Ahead of the reopening of Maine’s Children’s Discovery Museum in its new Waterville location, Executive Director Amarinda Keys ’14 has made community input a priority. Among the voices she’s incorporating are those of area artists who will develop the museum’s new interactive exhibits.
Keys found the perfect partner in award-winning artist Veronica Perez, a former Lunder Institute for American Art Residential Fellow with a penchant for collaborative art-making.
“The first time we met, we just clicked,” Perez said of Keys, who last summer was touring Colby’s Greene Block + Studios, where Perez had studio space. “We were on that same wavelength of wanting to not only build something for the community but build something with the community.”
Led by their shared affinity for community art, Keys and Perez dared to take their partnership one step further by inviting children into the design process.
With support from the Colby Arts Office, the Colby Museum of Art, and the Center for the Arts and Humanities, Perez held a series of workshops this spring for children ages 3-12 to help create pieces of art for three exhibits.
In the first workshop, children drew flowers and tie-dyed swatches of fabric that Perez will transform into large fabric flower sculptures. Using the drawings as patterns, she’ll cut out flowers from durable fabric she had printed with the tie-dye patterns, preserving the children’s strokes as she goes. She’ll add stems embedded with thick wire to make the sculptures sturdy. The idea is to construct flowers 36 to 48 inches tall that children can “plant” in a flower box.
The second workshop involved balloons and paper-mache—and plenty of giggles. Children were making “poop balls” to accompany a large spider that will loom overhead in another exhibit. Older children used sewing machines to quilt together green and brown fabric pieces that Perez will use for larger poop balls, maybe in the form of beanbags.
Aside from being a lot of fun, the workshops encouraged children to see themselves as artists, said Perez, who had limited examples of artists as a child. When children come to the museum and say, “I made that,” they’ll see a piece of themselves. “Their world opens up a little more,” said Perez.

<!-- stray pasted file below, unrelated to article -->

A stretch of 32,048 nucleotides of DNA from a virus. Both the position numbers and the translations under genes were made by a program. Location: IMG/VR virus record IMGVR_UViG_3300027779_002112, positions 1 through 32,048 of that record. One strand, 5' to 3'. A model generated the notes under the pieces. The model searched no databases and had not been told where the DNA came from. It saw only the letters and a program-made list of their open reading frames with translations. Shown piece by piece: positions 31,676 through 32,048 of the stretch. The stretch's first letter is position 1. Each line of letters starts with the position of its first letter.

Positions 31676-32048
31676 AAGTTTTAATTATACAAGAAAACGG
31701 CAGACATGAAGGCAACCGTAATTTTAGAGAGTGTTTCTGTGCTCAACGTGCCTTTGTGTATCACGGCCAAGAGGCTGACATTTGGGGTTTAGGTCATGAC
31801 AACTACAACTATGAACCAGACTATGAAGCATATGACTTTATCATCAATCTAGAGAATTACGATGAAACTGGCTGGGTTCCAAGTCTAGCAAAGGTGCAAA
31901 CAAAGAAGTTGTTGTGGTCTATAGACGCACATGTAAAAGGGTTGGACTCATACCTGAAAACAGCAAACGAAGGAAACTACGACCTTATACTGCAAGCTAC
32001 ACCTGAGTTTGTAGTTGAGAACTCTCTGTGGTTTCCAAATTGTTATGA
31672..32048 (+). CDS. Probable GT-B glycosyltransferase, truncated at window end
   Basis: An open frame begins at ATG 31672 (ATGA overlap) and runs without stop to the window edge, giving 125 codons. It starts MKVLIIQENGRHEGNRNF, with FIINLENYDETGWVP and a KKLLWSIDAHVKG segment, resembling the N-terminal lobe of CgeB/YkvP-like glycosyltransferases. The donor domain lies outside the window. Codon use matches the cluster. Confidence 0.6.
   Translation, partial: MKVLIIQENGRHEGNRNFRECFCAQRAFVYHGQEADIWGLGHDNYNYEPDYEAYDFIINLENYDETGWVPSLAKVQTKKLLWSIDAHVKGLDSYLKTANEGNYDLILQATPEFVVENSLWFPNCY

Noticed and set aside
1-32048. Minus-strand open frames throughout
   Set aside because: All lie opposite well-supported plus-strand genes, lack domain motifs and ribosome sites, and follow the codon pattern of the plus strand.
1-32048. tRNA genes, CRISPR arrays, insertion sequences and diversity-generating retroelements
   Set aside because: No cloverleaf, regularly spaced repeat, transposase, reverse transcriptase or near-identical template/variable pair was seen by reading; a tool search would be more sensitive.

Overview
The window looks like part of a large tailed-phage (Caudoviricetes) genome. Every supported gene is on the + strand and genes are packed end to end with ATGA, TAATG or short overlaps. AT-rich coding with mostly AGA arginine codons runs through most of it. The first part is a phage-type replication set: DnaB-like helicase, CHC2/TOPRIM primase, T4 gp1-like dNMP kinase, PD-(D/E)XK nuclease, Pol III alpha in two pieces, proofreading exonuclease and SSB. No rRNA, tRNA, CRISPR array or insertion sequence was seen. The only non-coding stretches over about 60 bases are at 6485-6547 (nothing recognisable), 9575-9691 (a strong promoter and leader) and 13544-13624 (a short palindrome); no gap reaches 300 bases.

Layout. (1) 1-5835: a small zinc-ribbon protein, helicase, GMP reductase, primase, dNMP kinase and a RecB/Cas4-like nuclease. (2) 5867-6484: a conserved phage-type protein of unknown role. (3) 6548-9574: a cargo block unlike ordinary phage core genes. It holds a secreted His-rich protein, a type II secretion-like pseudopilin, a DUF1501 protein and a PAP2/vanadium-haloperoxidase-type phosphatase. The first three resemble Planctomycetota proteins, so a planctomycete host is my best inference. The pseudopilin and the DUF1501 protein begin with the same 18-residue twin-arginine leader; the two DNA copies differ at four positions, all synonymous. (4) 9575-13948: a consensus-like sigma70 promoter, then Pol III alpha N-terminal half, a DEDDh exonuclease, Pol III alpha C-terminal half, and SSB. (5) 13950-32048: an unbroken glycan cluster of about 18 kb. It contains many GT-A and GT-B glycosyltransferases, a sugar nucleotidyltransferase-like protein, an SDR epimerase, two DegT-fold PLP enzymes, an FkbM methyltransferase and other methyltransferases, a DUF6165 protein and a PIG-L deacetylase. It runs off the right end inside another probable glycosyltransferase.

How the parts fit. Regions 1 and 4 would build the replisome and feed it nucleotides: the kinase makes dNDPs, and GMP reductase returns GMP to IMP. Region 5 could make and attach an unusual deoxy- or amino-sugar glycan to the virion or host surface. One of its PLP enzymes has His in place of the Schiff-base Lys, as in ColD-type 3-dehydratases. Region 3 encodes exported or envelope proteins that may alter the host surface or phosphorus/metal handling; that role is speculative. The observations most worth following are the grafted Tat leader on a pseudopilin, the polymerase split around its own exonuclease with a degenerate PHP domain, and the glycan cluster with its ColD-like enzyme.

Keys sees other benefits in including children. “It grows confidence and boosts children’s self-esteem. We’re telling them that we care about what they think. We value their ideas, and that’s really important for them as they grow.”
Originally from Berwick, Maine, Keys studied sociology and human development and made civic engagement a central part of her Colby experience. A Colby Cares About Kids mentor, she also tutored at a local school, taught at the Kennebec Montessori School, and volunteered with the Children’s Discovery Museum. Since 2015, she’s led the museum and overseen its move from Augusta to Waterville, where it will open in 2023 in a former church on Upper Main Street.
Perez (they/them) is a Maine-based multidisciplinary artist whose sculptures use unconventional objects like synthetic hair and discarded objects to explore contemporary Latinx and feminist issues. Their most recent solo show, voices, whispering, is on view at the Center for Maine Contemporary Art in Rockland through Sept. 11. They also have extensive experience working with communities, including as a social worker.
As a Lunder Institute Residential Fellow, Perez advanced their work in new and meaningful ways. From dialoguing with others from Latinx backgrounds to studying art in the Colby Museum to receiving logistical and financial support, Perez felt validated and visible.
It’s the same message Perez and Keys are communicating to Waterville-area children and families through their community art projects. By creating opportunities for art-making, they provide a forum for people to interact and grow as a community.
Keys believes the benefits are far-reaching and long-lasting. “This partnership,” she said, “was just such a dream for the Children’s Museum.”
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